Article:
Potato, Leek, Mushroom Soup
By: Charles Giuliano - Dec 10, 2020
Recently, through Amazon, we purchased dried mushrooms as family gifts as well as a pound of mixed, sliced, stir-fry fungi.
It’s been fun to experiment.
During these hard times, a bright spot of the day is something new and different for dinner.
Getting started, we put a generous amount in a colander and washed them.
Then they soaked in a bowl for several hours. Next time we will boil them to further soften them.
There were a couple of stir fry meals, one with shrimp, the other with bok choy.
Then a wonderful soup which proved to be copious. The first version had large pieces. The next night Astrid put the mix from the fridge into a blender. The flavor and texture were marvelous.
There was still some left but not enough for a meal.
On sale, I found half a fresh turkey breast. It was about five pounds.
Yeah, I know, turkey so soon after Thanksgiving.
I love turkey, particularly when it is fresh. And, at $1.25 a pound the price was right.
It was just fabulous, flavorful and juicy.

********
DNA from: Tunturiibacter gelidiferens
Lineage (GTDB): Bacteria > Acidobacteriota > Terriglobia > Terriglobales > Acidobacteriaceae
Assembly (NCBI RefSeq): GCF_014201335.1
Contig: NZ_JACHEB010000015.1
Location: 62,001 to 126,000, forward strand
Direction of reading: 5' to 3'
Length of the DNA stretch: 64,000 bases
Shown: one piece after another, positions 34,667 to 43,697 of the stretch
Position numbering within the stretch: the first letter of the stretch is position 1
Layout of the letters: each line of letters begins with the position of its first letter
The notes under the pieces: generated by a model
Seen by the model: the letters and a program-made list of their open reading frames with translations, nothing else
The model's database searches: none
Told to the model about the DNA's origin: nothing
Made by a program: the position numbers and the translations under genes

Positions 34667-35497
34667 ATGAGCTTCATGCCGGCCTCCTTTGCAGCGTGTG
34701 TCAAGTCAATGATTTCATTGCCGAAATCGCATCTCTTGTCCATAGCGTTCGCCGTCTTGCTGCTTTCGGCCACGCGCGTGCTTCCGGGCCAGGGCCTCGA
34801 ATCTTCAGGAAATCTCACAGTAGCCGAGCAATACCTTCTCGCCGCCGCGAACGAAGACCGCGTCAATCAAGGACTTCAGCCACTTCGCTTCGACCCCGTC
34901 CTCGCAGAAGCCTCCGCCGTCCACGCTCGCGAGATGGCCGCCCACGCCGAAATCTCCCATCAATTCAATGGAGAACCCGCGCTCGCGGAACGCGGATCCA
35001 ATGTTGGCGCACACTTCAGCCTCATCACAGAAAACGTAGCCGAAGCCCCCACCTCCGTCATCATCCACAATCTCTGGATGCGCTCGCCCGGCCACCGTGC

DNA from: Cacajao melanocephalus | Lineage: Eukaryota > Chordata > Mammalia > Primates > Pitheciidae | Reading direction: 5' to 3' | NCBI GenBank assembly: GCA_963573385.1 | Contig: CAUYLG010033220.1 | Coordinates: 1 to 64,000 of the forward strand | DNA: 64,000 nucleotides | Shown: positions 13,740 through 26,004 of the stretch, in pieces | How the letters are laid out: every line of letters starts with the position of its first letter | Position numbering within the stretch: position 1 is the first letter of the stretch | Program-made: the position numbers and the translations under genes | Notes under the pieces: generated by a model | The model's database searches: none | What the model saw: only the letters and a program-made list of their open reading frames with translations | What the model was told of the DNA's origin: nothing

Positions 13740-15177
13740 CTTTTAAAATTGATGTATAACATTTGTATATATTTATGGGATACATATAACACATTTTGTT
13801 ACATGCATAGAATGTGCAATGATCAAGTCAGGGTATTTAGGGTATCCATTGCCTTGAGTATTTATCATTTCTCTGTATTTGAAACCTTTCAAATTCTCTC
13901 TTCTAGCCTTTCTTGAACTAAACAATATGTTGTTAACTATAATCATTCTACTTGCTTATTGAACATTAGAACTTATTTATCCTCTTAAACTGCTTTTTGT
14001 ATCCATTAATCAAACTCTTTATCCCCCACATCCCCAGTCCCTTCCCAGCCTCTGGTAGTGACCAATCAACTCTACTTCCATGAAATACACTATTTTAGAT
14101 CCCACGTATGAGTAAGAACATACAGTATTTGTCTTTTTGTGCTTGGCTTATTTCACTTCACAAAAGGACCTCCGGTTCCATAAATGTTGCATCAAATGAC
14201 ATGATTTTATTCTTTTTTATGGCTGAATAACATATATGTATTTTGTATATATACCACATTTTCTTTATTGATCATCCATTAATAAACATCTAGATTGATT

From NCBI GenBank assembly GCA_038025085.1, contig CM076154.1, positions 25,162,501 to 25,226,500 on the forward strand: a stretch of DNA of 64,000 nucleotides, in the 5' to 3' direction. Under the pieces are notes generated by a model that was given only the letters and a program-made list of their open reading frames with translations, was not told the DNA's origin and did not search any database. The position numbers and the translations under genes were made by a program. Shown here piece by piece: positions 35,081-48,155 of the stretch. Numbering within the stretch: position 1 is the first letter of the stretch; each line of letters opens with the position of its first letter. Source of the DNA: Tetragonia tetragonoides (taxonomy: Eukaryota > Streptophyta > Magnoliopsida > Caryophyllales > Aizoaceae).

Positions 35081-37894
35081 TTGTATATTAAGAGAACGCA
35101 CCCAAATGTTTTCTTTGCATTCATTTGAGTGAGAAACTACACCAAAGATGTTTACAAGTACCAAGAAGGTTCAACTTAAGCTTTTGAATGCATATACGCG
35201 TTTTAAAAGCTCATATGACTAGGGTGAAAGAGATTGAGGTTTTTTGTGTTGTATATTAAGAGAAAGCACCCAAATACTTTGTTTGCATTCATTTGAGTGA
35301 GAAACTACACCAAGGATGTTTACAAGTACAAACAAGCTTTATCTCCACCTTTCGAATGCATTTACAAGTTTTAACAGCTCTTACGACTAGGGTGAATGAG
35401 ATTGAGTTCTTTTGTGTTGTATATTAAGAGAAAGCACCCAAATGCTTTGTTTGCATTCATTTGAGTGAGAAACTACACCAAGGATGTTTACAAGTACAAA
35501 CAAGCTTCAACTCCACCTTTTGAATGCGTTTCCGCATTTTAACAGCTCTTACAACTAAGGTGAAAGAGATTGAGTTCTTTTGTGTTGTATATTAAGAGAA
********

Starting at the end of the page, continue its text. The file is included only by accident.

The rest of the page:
With lots of left-over potato which was roasted to fill the pan.
Not wanting to have turkey two nights in a row we considered leftovers.
Then what to do?
Why not potato and mushroom soup?
Astrid was headed out for shopping so I asked her to look for leeks.
We had never gone down this road before and just had a hunch.
It was her turn to cook so I just looked on and kibbitzed.
She got out the blender which had been used to puree the mushrooms.
Some of the potatoes, a mix of small and medium, red and russet, were partly pealed.
Most were cut into smallish pieces and filled the blender about two thirds.
To this was added the last of the mushroom puree. As well as the half carton of bone broth chicken left from the mushroom soup.
That proved to be fairly thick. She used a base to make more mushroom broth.
Separately, she sliced and boiled one large leek. She spooned the soft pieces into the blender.
The content of the blender was added to the pot with its leek water. To that was added a bit more broth to get the right, thinner consistency.
Tasting the heated mix, which she cooked for about twenty minutes, proved that we were on the right track. It needed something so she generously added fresh pepper.
At the table we added half and half to taste.
The resultant soup was fabulous and quite filling for a satisfying meal.
It will join our go-to evening meals.
Some after thoughts. Next time, Astrid suggests sautéing more leeks. And we should have some garnish like fresh parsley, cilantro or scallions.
There is enough for another evening of soup.
Tonight, however, it will be more turkey. She likes to heat slices in its gravy. Then, of course, there will be turkey soup.
With Christmas just around the corner we will have to plan a festive meal for just the two of us.
Perhaps something themed on sugarplum fairies.
It’s time to break out the eggnog and fruitcake. And to all a good night.